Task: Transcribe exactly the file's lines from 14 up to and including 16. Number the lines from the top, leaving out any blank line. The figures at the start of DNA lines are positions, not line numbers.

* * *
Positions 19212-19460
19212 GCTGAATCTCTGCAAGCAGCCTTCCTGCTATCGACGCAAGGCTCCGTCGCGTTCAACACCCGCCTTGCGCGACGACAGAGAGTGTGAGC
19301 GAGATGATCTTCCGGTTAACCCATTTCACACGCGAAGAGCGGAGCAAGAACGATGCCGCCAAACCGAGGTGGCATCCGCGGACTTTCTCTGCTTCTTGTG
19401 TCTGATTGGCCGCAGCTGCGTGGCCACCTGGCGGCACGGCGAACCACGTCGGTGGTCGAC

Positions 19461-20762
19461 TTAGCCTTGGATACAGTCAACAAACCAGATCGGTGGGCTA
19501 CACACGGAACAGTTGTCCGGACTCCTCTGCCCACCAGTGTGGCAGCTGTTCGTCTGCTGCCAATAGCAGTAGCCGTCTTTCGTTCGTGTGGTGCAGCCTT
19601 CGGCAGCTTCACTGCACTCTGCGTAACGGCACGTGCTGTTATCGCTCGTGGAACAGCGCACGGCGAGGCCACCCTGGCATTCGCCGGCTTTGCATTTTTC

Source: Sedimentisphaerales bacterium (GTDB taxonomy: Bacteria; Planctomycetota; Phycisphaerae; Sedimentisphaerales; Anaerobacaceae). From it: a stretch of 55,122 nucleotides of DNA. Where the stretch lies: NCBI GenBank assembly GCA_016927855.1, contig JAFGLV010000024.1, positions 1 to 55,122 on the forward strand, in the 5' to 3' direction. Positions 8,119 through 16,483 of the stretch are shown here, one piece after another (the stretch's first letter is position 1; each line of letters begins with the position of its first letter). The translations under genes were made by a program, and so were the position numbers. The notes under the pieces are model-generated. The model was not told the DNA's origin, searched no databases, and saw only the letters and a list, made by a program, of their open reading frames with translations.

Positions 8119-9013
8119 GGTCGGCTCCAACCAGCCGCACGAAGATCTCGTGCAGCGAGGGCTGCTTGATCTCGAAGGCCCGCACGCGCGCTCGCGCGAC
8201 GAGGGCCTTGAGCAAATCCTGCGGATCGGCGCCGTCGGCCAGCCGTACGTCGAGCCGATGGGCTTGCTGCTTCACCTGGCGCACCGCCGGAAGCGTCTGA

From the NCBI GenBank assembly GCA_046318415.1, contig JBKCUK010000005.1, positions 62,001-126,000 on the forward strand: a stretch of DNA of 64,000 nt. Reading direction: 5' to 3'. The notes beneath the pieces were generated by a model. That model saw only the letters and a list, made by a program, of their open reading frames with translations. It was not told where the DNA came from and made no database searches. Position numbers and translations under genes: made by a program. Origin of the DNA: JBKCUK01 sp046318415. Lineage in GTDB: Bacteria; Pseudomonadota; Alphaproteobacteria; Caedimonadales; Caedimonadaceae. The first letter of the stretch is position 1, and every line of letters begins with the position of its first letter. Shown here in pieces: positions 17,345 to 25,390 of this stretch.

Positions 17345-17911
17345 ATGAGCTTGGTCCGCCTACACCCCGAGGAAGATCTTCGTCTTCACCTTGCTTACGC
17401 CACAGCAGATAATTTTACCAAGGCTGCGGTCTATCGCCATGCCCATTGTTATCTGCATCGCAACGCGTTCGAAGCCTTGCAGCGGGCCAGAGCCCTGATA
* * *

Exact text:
Positions 17345-17911
17345 ATGAGCTTGGTCCGCCTACACCCCGAGGAAGATCTTCGTCTTCACCTTGCTTACGC
17401 CACAGCAGATAATTTTACCAAGGCTGCGGTCTATCGCCATGCCCATTGTTATCTGCATCGCAACGCGTTCGAAGCCTTGCAGCGGGCCAGAGCCCTGATA